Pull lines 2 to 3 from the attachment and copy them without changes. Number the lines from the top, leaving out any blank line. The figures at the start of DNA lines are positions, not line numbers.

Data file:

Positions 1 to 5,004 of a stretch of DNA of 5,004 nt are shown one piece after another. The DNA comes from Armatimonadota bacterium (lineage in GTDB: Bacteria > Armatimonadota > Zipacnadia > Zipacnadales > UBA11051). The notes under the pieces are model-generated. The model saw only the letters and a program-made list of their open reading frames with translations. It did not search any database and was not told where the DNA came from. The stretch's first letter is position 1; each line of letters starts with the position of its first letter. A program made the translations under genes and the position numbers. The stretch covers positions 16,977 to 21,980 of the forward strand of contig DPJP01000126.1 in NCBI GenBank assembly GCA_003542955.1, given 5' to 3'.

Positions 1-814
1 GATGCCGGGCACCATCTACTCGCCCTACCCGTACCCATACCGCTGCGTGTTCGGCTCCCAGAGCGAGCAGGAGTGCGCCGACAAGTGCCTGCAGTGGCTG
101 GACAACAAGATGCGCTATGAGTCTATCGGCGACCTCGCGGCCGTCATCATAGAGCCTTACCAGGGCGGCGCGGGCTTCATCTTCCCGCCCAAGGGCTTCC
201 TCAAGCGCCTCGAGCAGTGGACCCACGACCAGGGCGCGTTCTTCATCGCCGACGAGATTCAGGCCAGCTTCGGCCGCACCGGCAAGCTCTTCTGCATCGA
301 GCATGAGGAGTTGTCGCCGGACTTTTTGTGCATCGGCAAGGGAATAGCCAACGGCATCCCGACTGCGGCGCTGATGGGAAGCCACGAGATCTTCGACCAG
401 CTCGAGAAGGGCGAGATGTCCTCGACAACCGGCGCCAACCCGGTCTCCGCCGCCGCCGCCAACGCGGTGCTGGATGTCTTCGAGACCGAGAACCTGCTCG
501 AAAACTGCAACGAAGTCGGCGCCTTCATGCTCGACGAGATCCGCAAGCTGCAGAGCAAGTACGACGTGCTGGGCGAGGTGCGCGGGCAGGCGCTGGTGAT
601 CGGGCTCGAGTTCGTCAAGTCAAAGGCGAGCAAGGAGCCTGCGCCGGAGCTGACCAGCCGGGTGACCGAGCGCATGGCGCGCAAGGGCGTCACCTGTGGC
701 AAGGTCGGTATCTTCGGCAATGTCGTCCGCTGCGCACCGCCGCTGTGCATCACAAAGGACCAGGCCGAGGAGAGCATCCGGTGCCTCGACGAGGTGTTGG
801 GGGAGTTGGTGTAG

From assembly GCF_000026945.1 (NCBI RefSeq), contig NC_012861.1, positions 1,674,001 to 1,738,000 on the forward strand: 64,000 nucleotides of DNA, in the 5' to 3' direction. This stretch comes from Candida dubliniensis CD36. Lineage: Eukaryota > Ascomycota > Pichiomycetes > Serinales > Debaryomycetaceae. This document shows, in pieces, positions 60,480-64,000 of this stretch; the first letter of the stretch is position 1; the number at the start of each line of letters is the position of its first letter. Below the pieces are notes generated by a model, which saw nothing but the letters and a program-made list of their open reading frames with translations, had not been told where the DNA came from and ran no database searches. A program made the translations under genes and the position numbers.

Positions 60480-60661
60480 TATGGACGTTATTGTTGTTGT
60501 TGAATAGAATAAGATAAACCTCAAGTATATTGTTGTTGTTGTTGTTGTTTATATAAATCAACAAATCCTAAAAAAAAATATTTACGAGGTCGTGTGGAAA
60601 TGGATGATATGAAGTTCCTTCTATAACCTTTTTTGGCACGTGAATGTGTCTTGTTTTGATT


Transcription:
Positions 1-814
1 GATGCCGGGCACCATCTACTCGCCCTACCCGTACCCATACCGCTGCGTGTTCGGCTCCCAGAGCGAGCAGGAGTGCGCCGACAAGTGCCTGCAGTGGCTG